Pupil is a hard movie to review. Not because I don't know how I feel
about it, but because I don't know why it was made or the audience it
was aiming for. If it was intended, as some suggest, to show how the Nazis
gained influence over those who did their bidding, I suggest that a viewing
of a 1981 TV movie, entitled The Wave, which also featured Bruce Davison,
is in order.
Starring: Brad Renfro, Ian McKellen, and
The movie tells the story of Todd Bowen (Brad Renfro), a stellar high
school student, who has just finished learning about the Holocaust in
school. While riding a public bus home from class, he spies a man who
looks a lot like an older version of Kurt Dussander, one of the Nazi war
criminals he's been learning about. Armed with fingerprints he's taken
from the old man's mailbox and other evidence of the man's identity, Todd
blackmails Dussander (Ian McKellen) into telling his stories of the war
and what he did to the Jewish prisoners.
So far, so good. It's an interesting idea and not that bad of a set-up.
Unfortunately, the movie begins to deteriorate shortly thereafter, with
Todd beginning to idolize Dussander. When Todd's grades begin to slip,
Dussander does Todd a formulaic favor which will return to haunt both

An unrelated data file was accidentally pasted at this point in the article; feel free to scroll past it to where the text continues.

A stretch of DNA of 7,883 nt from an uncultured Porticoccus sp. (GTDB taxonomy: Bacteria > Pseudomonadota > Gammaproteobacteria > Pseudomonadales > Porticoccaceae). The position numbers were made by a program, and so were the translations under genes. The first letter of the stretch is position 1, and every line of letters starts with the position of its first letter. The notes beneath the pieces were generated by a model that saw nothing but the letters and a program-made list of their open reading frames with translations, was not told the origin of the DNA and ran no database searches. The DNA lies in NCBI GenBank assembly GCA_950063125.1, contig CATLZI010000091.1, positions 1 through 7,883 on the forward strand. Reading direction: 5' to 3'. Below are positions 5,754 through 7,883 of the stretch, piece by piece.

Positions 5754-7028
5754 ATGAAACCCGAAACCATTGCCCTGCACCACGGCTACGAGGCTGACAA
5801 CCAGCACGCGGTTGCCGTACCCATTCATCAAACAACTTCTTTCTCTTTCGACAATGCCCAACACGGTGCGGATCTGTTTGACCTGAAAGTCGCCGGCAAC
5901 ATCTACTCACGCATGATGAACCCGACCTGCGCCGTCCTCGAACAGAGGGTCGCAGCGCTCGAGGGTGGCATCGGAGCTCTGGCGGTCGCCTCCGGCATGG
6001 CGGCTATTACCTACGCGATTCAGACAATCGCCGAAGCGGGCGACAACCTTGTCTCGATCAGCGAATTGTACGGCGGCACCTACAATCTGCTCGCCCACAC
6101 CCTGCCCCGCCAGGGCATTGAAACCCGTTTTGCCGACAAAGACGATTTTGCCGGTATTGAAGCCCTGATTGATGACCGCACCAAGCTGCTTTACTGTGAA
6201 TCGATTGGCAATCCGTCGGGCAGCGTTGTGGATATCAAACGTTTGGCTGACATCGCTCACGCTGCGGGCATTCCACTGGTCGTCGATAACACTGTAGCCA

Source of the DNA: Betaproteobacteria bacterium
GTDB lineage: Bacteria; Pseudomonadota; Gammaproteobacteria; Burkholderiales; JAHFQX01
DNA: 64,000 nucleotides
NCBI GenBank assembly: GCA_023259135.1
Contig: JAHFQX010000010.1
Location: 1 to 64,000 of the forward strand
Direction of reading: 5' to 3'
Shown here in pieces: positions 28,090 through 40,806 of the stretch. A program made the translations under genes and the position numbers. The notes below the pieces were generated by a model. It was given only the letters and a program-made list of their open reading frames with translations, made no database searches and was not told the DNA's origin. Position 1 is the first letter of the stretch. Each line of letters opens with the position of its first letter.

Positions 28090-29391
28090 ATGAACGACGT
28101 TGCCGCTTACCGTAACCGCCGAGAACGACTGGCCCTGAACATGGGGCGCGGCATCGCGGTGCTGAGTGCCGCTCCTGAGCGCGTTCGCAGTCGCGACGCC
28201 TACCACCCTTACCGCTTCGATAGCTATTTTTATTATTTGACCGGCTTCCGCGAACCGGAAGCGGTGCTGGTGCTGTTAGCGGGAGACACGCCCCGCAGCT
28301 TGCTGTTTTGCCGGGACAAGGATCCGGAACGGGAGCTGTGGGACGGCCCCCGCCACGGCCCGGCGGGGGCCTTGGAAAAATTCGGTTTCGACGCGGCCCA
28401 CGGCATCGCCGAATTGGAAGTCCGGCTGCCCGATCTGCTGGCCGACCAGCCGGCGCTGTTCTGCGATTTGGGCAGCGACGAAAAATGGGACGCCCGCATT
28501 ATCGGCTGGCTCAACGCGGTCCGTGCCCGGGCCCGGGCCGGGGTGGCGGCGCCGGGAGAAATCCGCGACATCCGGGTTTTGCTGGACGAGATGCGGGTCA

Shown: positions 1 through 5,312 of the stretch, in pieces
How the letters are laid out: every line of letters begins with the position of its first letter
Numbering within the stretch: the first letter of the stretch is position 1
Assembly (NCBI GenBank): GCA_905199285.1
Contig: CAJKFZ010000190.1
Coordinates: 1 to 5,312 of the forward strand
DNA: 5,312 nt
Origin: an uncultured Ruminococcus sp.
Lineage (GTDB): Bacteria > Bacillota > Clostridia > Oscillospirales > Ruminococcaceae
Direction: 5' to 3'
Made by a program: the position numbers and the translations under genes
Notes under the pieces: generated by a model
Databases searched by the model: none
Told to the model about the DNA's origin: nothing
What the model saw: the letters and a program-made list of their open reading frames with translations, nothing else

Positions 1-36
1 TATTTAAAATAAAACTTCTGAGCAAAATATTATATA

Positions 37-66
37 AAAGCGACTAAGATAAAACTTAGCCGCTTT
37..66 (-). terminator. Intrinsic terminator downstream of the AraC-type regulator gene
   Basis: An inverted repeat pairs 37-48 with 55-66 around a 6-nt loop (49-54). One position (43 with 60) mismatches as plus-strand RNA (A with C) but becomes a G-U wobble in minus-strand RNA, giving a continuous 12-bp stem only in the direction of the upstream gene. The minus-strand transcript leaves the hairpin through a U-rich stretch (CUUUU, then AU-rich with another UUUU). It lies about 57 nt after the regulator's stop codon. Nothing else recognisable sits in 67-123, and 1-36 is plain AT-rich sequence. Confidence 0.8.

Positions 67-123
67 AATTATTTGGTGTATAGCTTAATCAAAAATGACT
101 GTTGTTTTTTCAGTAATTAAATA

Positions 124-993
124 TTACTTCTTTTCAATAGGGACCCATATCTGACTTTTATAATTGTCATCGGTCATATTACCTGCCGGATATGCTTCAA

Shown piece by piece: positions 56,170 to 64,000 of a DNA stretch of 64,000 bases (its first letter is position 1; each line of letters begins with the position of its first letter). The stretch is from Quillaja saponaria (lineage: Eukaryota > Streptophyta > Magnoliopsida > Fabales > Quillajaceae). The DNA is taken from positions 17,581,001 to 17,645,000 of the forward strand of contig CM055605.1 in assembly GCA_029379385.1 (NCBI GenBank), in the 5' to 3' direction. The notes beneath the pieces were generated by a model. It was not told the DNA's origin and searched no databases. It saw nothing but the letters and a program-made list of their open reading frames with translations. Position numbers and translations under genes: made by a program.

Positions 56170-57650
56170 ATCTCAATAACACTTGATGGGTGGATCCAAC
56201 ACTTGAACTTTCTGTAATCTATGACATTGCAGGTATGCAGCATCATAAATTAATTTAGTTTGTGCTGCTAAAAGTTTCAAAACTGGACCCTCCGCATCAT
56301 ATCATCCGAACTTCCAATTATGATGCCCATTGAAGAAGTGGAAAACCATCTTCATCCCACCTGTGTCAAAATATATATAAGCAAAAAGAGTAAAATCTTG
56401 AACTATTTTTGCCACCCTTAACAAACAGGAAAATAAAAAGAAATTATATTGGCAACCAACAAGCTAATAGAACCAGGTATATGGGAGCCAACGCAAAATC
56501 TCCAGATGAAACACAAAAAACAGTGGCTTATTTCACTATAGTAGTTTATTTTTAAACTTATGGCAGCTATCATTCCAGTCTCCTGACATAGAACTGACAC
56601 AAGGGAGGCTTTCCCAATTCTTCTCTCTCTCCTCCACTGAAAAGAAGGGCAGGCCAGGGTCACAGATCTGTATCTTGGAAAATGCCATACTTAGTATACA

McKellan is an actor who's clearly above this type of material, but he's
in fine form. Brad Renfro doesn't provide much in the way of identifiable
character. In fact, we learn so little about who he was before he met
Dussander that we really don't see that much of a change in his behavior.
Sure, he begins to act like he doesn't value human (or animal) life anymore,
but he could have been like that before he met Dussander. When a guidance
counselor (David Schwimmer) informs him that he's in the running to graduate
first in his class, it was a startling revelation to me. I figured he
was just an average kid with an odd fascination with World War II and
All in all, Apt
Pupil is a mistake from beginning to end. It offers no
moral and comes to no conclusions about why it was made or for whom it
is intended to entertain. Pass on this one.
first attempt to film this story, in 1987, ran over budget and was
stopped. It starred Rick Schroeder and Nicol Williamson, and was directed
by Alan Bridges. (Source: The
Internet Movie Database)